We all have sensory preferences and dislikes, some people love the feeling of walking barefoot on grass, for other people walking barefoot on grass is akin to walking on hot coals! Some people love snuggling up in a woolen jumper, while for others this feels like being wrapped in barbed wire.
Sensory processing is the way the body analyses and responds to the signals it receives from its environment.
We all interpret and process information from our senses in different ways, and our sensory needs and tolerances vary on a day to day basis. And for the most part we cope fine, we can enjoy the sensations we like and avoid or ‘tune out’ the sensations we dislike, and can get on with our day to day tasks.
Did you know that we have 8 sensory systems?
People tend to be familiar with the first 5…
Vision, hearing, Taste, Touch, Smell
But we have 3 more…
- Proprioception – our sense of position in space and body awareness
- Vestibular – balance and spatial orientation
- Interoception – our ability to understand and feel what’s going on in our body e.g.
hunger, thirst, heart beating.
It is important for children to have lots of exposure to playful sensory experiences to learn how to process and respond to all of the sensory information in their environments.
However sometimes children experience difficulty with processing or tolerating one or more types of sensory input, and this interferes with their ability to participate in day to day tasks.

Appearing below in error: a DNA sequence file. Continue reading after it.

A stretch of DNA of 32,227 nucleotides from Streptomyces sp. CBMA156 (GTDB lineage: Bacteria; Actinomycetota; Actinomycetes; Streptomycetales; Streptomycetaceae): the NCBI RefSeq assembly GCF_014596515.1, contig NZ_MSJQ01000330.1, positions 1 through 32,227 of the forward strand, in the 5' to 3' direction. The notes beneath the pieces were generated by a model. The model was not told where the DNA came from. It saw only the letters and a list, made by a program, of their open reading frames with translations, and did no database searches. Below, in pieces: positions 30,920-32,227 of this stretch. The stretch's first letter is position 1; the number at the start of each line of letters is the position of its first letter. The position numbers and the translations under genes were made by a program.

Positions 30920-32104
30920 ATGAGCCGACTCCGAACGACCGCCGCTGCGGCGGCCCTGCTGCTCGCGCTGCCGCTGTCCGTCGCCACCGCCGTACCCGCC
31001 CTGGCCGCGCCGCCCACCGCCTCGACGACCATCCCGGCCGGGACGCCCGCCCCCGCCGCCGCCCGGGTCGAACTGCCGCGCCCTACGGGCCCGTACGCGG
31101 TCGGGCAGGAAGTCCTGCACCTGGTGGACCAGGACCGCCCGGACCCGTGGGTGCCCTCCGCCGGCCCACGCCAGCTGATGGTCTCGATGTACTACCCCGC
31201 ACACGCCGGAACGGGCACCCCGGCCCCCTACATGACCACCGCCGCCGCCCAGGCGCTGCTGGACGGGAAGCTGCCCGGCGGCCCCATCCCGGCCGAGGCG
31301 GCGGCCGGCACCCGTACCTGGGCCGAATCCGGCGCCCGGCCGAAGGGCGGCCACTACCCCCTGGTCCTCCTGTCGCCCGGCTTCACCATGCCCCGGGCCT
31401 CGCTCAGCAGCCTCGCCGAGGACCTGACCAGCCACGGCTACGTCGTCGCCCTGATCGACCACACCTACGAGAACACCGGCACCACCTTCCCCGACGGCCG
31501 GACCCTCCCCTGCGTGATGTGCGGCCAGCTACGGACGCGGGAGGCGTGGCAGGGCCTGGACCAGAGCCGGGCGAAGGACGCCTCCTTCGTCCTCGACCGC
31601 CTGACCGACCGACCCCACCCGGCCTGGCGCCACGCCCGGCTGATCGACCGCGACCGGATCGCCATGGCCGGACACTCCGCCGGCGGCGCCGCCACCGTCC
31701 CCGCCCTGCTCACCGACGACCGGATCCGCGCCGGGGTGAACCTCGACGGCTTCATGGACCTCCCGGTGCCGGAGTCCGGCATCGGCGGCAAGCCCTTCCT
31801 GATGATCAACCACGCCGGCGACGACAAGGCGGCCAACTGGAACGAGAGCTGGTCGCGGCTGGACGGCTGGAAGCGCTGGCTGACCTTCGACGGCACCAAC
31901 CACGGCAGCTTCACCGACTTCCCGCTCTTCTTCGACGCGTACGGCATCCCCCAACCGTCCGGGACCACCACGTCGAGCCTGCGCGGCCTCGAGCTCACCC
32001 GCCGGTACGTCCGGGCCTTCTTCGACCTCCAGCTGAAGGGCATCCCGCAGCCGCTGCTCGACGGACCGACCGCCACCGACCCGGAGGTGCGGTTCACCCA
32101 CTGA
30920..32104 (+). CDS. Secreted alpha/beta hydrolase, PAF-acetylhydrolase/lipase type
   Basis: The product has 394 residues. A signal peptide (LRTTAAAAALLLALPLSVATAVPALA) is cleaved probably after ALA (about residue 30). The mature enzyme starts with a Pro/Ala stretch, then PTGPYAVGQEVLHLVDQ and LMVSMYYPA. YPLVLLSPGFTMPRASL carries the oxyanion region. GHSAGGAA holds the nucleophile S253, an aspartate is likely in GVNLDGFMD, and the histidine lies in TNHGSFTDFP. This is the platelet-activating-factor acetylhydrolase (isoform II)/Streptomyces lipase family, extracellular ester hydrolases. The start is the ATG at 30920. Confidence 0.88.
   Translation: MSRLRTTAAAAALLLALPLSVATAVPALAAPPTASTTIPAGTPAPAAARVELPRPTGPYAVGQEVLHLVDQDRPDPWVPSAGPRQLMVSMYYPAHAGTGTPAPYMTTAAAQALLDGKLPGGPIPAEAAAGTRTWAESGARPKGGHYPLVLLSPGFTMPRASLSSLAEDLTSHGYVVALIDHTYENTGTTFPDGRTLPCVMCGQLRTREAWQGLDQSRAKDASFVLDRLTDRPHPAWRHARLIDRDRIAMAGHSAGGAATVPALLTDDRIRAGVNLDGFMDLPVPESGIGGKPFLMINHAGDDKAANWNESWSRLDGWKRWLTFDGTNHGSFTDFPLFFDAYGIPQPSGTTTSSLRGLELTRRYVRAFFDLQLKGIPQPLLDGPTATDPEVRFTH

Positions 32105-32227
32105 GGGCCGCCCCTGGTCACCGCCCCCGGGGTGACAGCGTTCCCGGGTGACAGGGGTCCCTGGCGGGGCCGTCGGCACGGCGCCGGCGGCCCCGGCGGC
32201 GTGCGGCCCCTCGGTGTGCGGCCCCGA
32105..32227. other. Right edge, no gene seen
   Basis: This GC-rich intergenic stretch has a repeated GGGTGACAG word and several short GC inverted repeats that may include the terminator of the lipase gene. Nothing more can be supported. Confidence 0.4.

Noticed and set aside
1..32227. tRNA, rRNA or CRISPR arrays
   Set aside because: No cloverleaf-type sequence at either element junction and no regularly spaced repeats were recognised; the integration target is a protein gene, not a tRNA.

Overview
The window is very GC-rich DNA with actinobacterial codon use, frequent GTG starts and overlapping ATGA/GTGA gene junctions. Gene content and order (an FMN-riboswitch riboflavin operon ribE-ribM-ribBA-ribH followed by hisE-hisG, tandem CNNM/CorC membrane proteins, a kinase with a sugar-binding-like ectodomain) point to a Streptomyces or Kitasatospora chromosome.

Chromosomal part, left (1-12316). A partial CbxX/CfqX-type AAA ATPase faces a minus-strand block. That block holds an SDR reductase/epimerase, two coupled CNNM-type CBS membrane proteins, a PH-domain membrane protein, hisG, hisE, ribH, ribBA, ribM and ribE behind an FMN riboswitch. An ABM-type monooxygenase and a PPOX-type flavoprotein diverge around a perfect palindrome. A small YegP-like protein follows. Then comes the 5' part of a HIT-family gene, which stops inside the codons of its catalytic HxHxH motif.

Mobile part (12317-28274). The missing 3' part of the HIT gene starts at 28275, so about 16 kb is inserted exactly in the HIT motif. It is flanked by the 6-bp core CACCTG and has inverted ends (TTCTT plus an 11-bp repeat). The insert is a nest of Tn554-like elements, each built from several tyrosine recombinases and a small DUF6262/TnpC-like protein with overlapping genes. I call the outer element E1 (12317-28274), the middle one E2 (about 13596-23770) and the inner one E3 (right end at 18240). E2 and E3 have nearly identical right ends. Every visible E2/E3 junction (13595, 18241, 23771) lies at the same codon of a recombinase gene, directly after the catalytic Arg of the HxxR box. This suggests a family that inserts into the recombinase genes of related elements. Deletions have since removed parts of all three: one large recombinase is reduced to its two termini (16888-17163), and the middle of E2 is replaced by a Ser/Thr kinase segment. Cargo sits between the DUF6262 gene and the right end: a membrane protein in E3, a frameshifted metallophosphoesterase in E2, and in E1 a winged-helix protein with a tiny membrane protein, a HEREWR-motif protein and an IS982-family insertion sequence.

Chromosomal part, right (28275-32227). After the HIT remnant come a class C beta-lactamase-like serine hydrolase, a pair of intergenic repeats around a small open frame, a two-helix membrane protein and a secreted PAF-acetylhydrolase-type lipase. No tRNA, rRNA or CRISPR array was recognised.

For example, avoidance of the sandpit or any messy play because they cannot tolerate the feeling of the different textures or the sound the grains of sand make, distress with and refusal to wear certain clothing because of discomfort caused by the tags or seams, difficulties with tolerating smells and tastes of foods or craving foods with very strong tastes and flavours, constantly in motion running, jumping, spinning never seeming to get enough movement input, or avoidance of escalators or lifts at the shopping mall because of feeling off balance.
If any of these types of behaviours are ringing any bells, or If you have concerns regarding your child’s sensory processing occupational therapy can help. An occupational therapist will use careful and thorough assessment and observation to gain an understanding of your child’s sensory processing abilities and challenges and develop strategies to support their function and participation.
Sensory play ideas for babies and preschoolers:
Always watch your child’s response to the sensory play and let them decide how involved they want to be, if they are unsure/unhappy with the play experience never force it.
Allow for lots of opportunities to move and explore:
- Floor time – tummy time, tummy time and more tummy time!
- Lying/rolling/crawling/sitting on a variety of different surfaces such as carpet,
wooden floor, grass, sand, blankets.
- Rocking, swinging, dancing with Mum and Dad!
- Water play in the bath
- Exploratory play with food during meals – so much opportunity for sensory play!
- Toys of varying sizes, textures – anything from blocks to scarves to paper, always
under supervision and nothing that will pose a choking hazard!
- Touchy feely books
- Balls, balloons and bubbles
Again allow lots of opportunity to move and explore
- Playground – swings, slides, climbing frame
- Ball play – rolling, kicking, throwing
- Ride on bikes, balance bikes, scooters (age dependent)
- Bare foot play depending on the surface and the weather!
Make sure your child has access to lots of tactile play
- In the sand pit
- Water play in the bath, at an outdoor water table, at the beach, ‘helping’ in the
- Arts and crafts type activities – painting, colouring with crayons and chalks, sticking